The grammar schools used to educate a quarter of the population. Most of them did an excellent job, though it must be remembered that some of the third streams did not perform well. Given the supposed ability range, that was not acceptable. Until the 1944 (Butler) Act, the middle-middle and even lower-middle classes could buy their children's way in to a grammar school. After 1944, the eleven-plus took over. Moreover, not nearly enough was done to create technical high schools, which could have been an acceptable alternative. Instead, eleven-plus failures were faced by the secondary modern and proletarianisation: being educated alongside the likes of John Prescott. That was why the Tory party did so little to protect the grammar schools and fell in with the illusion that comprehensives would mean a grammar-school education for all. 

Now, at last, there is fundamental reform. It will include the so-called Baker-Dearing academies, which offer a high-quality vocationally and technologically based curriculum to those over fourteen. That could lead to a wholly acceptable form of educational bifurcation.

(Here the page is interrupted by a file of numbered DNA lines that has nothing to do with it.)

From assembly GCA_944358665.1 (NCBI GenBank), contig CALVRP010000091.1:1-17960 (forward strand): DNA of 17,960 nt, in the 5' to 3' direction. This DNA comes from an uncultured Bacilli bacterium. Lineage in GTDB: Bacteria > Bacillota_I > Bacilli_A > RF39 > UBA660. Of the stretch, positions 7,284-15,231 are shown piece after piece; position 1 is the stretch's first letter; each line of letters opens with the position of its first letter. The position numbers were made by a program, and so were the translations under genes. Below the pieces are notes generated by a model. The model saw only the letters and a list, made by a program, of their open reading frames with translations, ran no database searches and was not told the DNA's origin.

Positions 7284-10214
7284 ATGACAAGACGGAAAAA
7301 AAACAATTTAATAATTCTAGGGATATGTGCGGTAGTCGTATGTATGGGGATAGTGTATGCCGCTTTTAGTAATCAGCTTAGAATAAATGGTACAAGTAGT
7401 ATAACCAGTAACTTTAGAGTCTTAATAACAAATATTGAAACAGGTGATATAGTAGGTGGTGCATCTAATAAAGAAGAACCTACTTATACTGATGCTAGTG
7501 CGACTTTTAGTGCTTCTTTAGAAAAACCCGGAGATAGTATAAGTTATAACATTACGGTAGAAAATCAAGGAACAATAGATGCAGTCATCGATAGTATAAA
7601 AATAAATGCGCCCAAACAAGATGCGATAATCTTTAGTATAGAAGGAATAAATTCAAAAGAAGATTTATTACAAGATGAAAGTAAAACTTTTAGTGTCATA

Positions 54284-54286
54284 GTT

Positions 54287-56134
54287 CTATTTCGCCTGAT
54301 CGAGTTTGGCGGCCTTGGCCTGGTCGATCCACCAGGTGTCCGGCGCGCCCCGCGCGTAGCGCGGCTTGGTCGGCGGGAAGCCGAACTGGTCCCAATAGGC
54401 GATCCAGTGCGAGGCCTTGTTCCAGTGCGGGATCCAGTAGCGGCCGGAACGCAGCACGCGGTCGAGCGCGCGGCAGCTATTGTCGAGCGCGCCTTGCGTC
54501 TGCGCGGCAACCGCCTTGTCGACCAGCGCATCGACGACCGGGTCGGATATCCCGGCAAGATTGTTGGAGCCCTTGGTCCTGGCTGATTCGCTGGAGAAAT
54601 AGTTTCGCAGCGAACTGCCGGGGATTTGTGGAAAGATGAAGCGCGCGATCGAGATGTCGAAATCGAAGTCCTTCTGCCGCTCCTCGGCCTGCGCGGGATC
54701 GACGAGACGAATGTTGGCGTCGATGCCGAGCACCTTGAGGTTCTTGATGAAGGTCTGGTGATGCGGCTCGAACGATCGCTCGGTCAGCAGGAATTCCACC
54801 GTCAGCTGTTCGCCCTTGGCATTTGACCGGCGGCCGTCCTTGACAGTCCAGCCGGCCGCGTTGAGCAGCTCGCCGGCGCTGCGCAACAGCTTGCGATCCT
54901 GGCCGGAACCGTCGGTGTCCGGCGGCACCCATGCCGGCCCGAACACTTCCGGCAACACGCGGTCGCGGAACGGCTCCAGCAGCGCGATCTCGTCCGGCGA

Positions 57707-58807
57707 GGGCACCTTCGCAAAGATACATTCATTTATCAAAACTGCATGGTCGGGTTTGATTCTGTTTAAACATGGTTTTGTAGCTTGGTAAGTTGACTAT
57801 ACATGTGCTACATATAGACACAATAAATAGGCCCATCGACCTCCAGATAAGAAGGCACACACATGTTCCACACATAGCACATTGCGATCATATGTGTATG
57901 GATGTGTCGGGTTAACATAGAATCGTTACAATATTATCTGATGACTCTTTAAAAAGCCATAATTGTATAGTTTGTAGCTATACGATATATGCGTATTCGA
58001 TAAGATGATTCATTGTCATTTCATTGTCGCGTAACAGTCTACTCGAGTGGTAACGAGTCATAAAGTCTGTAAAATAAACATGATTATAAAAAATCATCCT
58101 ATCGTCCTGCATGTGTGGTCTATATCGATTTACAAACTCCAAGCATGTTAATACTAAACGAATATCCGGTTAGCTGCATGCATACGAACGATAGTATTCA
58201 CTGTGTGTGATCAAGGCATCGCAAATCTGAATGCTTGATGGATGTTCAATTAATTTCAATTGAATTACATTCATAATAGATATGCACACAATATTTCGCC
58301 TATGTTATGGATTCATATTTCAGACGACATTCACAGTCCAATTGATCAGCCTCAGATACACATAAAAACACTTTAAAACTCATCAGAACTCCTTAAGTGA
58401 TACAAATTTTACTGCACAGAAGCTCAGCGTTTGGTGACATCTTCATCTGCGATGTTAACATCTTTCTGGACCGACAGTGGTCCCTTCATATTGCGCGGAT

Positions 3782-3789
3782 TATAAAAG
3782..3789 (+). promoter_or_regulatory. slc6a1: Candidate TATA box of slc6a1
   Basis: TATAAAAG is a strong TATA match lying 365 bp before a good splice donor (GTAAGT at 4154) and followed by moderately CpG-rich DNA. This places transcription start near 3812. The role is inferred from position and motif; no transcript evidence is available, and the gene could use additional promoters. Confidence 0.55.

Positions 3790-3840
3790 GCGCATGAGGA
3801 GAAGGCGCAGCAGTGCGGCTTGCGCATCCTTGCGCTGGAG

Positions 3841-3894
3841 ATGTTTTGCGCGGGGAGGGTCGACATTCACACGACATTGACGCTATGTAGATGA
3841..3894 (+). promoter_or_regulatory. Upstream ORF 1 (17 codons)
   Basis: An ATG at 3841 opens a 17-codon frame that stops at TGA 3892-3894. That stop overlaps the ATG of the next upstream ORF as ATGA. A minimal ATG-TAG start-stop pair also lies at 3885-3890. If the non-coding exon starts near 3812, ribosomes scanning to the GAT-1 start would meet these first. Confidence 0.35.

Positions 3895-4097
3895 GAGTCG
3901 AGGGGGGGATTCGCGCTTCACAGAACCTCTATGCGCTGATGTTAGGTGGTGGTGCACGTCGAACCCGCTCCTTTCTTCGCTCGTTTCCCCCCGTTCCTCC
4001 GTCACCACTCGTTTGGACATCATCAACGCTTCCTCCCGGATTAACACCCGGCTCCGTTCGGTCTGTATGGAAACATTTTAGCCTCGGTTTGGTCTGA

But what if the government had simply reintroduced the grammar schools? Initially, this would have been popular. All parents would have assumed that their Jack and Jill would qualify. Once three-quarters of them discovered that a letter to Santa Claus was not enough, there would have been widespread disillusion. That would have been accompanied by disruption, as existing schools were divided and new premises allocated. Most of the best teachers would have tried to work in the grammar schools, which would have done wonders for the morale of those left behind. In short, the outcome would have been chaos, disappointment and electoral disaster. There is everything to be said for allowing existing grammar schools to expand  - without losing their ethos - and some new ones to open. Overall, however, there is no realistic alternative to the Gove Act.

That is all a Tory should need to know. We are a realistic party or we are nothing. In one of the best-ever peroration passages in a party conference speech, Iain Macleod once said. "The Socialists may scheme their schemes. The Liberals may dream their dreams. We have work to do". That is still the case. As Margaret Thatcher would have reminded us, a Tory's work is never done.